A certain Jim Cavanaugh came to mind when I saw this fine Sport Fury posted at the Cohort by nifticus. Jim owned a Fury III sedan for four years in the late 80s-early 90s, and racked up some 40k miles in it. But he always pined for a Sport Fury. And from the looks of that fender call-out, this one is sporting a Commando 383 rather than the 318 in Jim’s sedan. Not to rub salt in the old wounds, but I could sure see Jim behind the wheel of this baby.
Although some may like this endless rear deck look, combined with the fender skirts, it’s just a wee bit much for my taste. The slab sides and trim only accentuate that. As if it didn’t look long enough already. There was a reason Bill Mitchell’s curved hip ’65s revolutionized the industry. But this makes for a perfect mobile heliport.
And then there’s the color combo too: doesn’t get more 1966 than this, inside and out. The Fury dash was obviously quite a bit more modest than the ambitious Dodge and Chrysler versions, but the console and that big, solid chromed shifter goes a long way to jazz things up in here. And the steering wheel still has gobs of chrome, and is color-coordinated, unlike those dreadful greasy black wheels and padded hub that came along in ’68.
Jim is going to want to point out that the these individual die-cast letters spelling out P-L-Y-M-O-U-T-H are each affixed solidly with individual bolts running through holes in that big bumper. Well, I guess I just did that for him, but he pointed it out to us previously. I better shut up now, so Jim has something left to add. I’m guessing he will.
Oooohhhh what a find indeed and it sure looks nice! Wonder what mileage or usage restrictions antique vehicles have in British Columbia?
Unlimited mileage but “pleasure” use only. No driving to work, but I’m sure many do. The catch is that it takes about 20 pics sent away to the government insurance company to get the plate. The pics must prove that the vehicle in excellent condition with no rust, scratches etc, and very few mods allowed. The nice thing though is that once you have the plates, no one checks up to make sure the vehicle remains in that condition. That likely accounts for the bit of rust bubbling on this one and the weirdness with the trim on the quarter panel.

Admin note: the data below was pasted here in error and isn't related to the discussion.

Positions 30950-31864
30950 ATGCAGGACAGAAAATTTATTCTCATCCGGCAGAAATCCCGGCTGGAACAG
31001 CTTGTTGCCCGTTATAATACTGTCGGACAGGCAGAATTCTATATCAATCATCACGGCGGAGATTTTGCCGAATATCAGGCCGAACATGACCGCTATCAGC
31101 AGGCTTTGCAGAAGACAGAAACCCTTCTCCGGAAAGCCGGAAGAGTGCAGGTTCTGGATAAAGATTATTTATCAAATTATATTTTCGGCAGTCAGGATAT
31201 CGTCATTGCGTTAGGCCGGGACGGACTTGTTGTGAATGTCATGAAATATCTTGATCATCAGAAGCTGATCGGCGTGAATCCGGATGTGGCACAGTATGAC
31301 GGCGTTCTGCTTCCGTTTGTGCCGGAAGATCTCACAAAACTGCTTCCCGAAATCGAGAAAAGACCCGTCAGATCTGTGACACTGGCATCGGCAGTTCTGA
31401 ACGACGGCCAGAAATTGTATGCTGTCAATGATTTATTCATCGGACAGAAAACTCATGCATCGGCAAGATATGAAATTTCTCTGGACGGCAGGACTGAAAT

I’ve always really liked these Plymouths and nearly bought a ’68 Sport Fury with a 383 a few years ago for $1000. Probably best I didn’t, it had been sitting for a decade and although it ran I’m sure I would have fell down the rabbit hole pretty quick.
I’ve had to downsize my collection, and so I finally sold my Sport Fury…however, it’s still a part of the family, as a nephew was dying to own it! 🙂
BTW: Paul, I always thought that the 66 was an improvement over the 65, which always looked slightly “stubby” to me! Remember, it was “longer, lower, wider” then!! 🙂
Oh man….Jim would have to fight thru me to ride off in that sled! What a gorgeous car…its just BEGGING for a set of Cragars and for those fender skirts to be sent to the trash bin. Maybe Ill let ya have those and the wheelcovers as a 2nd place prize! Haha!
This is one car where I would keep the skirts!
Jim has good taste.
Those individually bolted through the bumper letters are just so Chrysler. Spend crazy money on the details one model year, and cheap out the next on some other detail. This same company had some of the coolest Federal compliance side marker lights in the business in 1968. In 1972, they moved most models to a common cheap external tack on side marker light front and rear.
“Extra Care in Engineering” was a long-time published Chrysler slogan. “We Have the Biggest Tightwads in Cost Accounting” was generally not used as much, but applied equally.